It’s a battle that pits unusual alliances of interests against one another. On the one side, the Business Council, big retailers, the Labor Party, former Australian Competition and Consumer Commission commissioners and the economic rationalists of the government, led by (for the moment) Treasurer Joe Hockey. On the other side, the Nationals, the Greens, Small Business Minister Bruce Billson, the Australian Competition and Consumer Commission and one of Canberra’s most respected lobbyists.
The conflict looked to have been put off under Tony Abbott, a default win for the big business/Hockey/Labor forces, but under Turnbull it’s now back on. It’s the effects test proposed by the government’s competition review, led by Ian Harper.
As Harper and co noted, this issue has been around forever. It springs from a core question of competition policy: how do you stop firms with significant market power from using their power to damage rivals (say, by predatory pricing, or refusal to supply) in a way that undermines competition, without stopping them from damaging rivals in a way that serves competition and benefit consumers?
Currently section 46 of the Competition and Consumer Act 2010 tries to address this. It stops firms that have a substantial degree of market power from taking advantage of that power for the purpose of eliminating or substantially damaging a competitor, preventing the entry of a person into a market, or deterring or preventing a person from engaging in competitive conduct [my italics].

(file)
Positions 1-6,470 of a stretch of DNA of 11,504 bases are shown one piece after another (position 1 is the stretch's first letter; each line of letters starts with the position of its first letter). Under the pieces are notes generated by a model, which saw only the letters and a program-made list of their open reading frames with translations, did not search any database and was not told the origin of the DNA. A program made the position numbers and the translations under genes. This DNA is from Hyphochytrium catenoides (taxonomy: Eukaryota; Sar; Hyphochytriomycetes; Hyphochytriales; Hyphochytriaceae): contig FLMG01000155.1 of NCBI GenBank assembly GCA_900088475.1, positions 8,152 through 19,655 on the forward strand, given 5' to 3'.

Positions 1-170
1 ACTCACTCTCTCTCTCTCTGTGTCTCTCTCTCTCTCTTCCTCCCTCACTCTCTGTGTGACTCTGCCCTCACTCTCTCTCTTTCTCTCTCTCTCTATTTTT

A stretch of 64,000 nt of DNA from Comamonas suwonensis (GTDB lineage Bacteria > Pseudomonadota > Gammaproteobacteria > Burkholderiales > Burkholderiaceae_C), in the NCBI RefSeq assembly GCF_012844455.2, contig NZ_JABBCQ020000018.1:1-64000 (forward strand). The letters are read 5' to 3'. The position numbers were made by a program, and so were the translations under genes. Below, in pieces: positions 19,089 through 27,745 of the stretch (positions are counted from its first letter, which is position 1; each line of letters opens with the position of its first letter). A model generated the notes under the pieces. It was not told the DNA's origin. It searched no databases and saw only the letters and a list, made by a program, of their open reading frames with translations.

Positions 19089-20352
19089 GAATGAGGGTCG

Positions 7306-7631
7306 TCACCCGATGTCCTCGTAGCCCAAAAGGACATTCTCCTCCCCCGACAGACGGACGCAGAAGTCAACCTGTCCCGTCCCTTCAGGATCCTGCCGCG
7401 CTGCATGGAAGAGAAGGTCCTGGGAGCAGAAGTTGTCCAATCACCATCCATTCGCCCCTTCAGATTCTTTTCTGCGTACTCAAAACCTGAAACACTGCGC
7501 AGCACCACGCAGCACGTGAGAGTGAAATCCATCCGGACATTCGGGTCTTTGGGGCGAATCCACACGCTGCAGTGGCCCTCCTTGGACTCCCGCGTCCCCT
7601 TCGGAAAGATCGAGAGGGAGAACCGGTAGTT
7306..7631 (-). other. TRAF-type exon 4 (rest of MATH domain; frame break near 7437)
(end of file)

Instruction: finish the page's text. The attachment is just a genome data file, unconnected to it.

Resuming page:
Get Crikey FREE to your inbox every weekday morning with the Crikey Worm.
But section 46 in its current form doesn’t work. The ACCC says it frequently gives up on the idea of prosecuting firms because of the need to prove the purpose requirement, which is almost impossible unless a firm has left a nice paper trail of executives referring to the need to destroy a competitor. The take advantage wording is also legally problematic — the Harper review explores a number of cases where courts have differed over how that applies to particular conduct. And referring to damaging a competitor or person is out of step with the rest of competition law, which uses the idea of “a substantial lessening of competition”. You can damage a competitor without damaging competition. Indeed, the whole point of competition is that you damage your competitors by being better than them.
The ACCC has long backed switching to what is called an “effects test”, which removes the challenge of proving intent and replaces it with something more objectively provable. It’s also, the ACCC says, more in step with international approaches to the issue.
A number of previous competition reviews and inquiries opposed an effects test, but Harper and co agreed with the ACCC: they recommended an amendment to s.46 that would not merely add an effects test to the purpose test, but switch the focus from damaging competitors to damaging competition.